Wednesday, 15 January 2014 07:24
Last November, the National Agricultural Research Organization (Naro) took concrete steps towards beating off any opposition to the draft bio-technology and bio-safety legislation, commonly referred to as GMO Bill, The Observer has learnt.
Naro wrote to the NGO board complaining about several non-governmental organisations and civil society groups opposed to the bill. The Observer has learnt that many critical NGOs risk being de-registered following Naro's letter. Naro also complained to Makerere University about some of its lecturers, who had taken to demonizing the bill.
The activists, working under a loose alliance named Food Rights Alliance, are behind a media campaign against the bill now before Parliament. Promoters of the bill want government to block the NGOs' "illegal acts."
The Naro letter, dated November 8, 2013, follows an earlier one, of May 17, 2013, by the Uganda Bio-technology and Bio-safety consortium. This particular letter, addressed to Makerere University Vice Chancellor John Ddumba-Ssentamu, urged him to act on the staff opposed to the bill. The consortium singled out Dr Giregon Olupot, a soil scientist, for his fierce opposition to the bill.
"The essence of this communication is to bring to your attention these serious issues and request you to take action on these persons to stop such illegal actions that portray Makerere University negatively," reads the consortium's letter in part. This letter was followed by another one from Naro. According to the head of bio-technology at Naro, Dr Andrew Kiggundu, the letter was not intended to cause the sacking of anyone.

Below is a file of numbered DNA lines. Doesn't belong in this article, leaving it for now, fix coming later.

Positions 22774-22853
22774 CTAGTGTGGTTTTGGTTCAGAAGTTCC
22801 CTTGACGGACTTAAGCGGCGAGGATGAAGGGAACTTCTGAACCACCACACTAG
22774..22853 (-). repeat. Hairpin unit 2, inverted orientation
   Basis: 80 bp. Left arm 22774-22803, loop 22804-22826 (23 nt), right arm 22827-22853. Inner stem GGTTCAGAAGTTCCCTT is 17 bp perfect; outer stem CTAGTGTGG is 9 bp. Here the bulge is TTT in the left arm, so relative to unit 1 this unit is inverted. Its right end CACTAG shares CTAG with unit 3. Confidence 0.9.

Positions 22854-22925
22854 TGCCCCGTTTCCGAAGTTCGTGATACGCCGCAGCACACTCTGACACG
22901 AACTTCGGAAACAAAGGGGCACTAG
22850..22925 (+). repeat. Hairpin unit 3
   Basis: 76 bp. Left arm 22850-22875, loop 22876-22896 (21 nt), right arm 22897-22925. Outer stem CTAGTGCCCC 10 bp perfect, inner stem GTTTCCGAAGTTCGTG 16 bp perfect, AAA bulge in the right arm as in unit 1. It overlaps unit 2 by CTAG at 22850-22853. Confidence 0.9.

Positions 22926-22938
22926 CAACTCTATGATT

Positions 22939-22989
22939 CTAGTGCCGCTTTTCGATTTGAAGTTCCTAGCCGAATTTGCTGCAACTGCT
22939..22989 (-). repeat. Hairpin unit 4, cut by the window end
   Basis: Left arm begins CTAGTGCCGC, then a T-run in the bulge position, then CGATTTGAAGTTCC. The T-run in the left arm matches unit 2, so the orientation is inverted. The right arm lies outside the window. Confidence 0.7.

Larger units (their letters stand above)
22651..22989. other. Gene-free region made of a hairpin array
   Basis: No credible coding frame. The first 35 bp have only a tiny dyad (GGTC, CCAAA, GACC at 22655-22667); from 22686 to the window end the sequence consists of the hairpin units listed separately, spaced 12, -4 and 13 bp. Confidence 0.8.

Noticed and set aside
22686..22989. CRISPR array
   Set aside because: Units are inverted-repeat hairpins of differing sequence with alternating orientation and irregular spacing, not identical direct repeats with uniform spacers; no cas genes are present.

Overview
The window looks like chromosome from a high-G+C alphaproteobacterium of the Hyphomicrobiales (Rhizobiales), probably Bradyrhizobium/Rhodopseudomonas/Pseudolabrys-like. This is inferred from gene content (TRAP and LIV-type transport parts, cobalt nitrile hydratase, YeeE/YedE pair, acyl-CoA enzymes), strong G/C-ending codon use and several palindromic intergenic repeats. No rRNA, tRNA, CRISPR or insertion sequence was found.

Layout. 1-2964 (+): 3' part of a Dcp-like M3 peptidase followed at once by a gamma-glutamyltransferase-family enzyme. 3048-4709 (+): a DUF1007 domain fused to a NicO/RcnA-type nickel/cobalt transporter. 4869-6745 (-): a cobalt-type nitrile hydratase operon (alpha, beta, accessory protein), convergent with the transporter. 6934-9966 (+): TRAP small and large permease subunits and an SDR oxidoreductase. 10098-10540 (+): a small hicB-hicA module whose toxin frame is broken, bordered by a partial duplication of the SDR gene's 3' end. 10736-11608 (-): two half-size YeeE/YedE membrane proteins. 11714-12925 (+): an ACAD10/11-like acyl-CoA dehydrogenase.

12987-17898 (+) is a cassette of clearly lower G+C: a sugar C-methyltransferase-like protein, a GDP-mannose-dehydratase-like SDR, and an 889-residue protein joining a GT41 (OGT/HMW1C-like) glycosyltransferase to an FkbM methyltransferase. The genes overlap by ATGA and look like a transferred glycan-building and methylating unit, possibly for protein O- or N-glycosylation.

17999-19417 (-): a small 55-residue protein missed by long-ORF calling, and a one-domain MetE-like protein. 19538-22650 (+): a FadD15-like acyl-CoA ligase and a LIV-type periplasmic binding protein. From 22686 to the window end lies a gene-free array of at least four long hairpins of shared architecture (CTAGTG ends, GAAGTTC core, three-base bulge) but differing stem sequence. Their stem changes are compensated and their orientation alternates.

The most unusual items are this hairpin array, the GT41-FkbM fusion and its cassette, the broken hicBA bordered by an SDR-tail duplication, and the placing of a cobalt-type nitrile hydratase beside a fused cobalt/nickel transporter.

"Our intention is not to have the staff dismissed but we want the university to have control over their statements because they might be construed to be the universityís official position," Dr Kiggundu said.
Naro is particularly unhappy about advertisements on various radio stations across the country that it says portray the organisation negatively.
"Naro is concerned about the radio announcements that claim that we are poisoning Ugandans, we want the NGOs to substantiate these claims, we want to find out from the funders of that advert whether they have evidence," Kiggundu said.
The anti-GMO activists have been running radio adverts, facilitated by ActionAid, VEDCO (Volunteer Efforts for Development Concerns) and SEATINI (Southern and Eastern African Trade, Information and Negotiations Institute) calling on the electorate to lobby their MPs to reject the bill.
"Our research methods, technology testing and release are well documented; it is, therefore, shocking to hear some of the allegations aired in the mass media by some NGOs. There have been allegations that Naro technologies cause cancer and infertility. I wonder what research they have done to make this conclusion or which specific Naro technology they are referring to," read the letter, signed by Naro Director General Emily Twinamasiko, who has since passed on.
Twinamasikoís letter to the Chairman of Uganda National NGO Board lists ActionAid, Pelum Uganda (Participatory Ecological Land Use Management), ESAFF (Eastern and Southern Africa Small Scale Farmersí Forum), VEDCO, SEATINI and CAPCA ñ which are known to be critical of the bill.
"As an agency of government, our outputs are monitored by the ministry of Agriculture, Animal Industry and Fisheries, and the Office of the Prime Minister. I don't know whether any of these NGOs get clearance from any of these authorities to make such statements." he wrote.
"I request you to warn these NGOs to desist from sabotaging government programmes and disadvantaging Ugandans in accessing improved technologies through broadcast of false and scary information. You should also task them to provide evidence for their pronouncements," Twinamasiko added.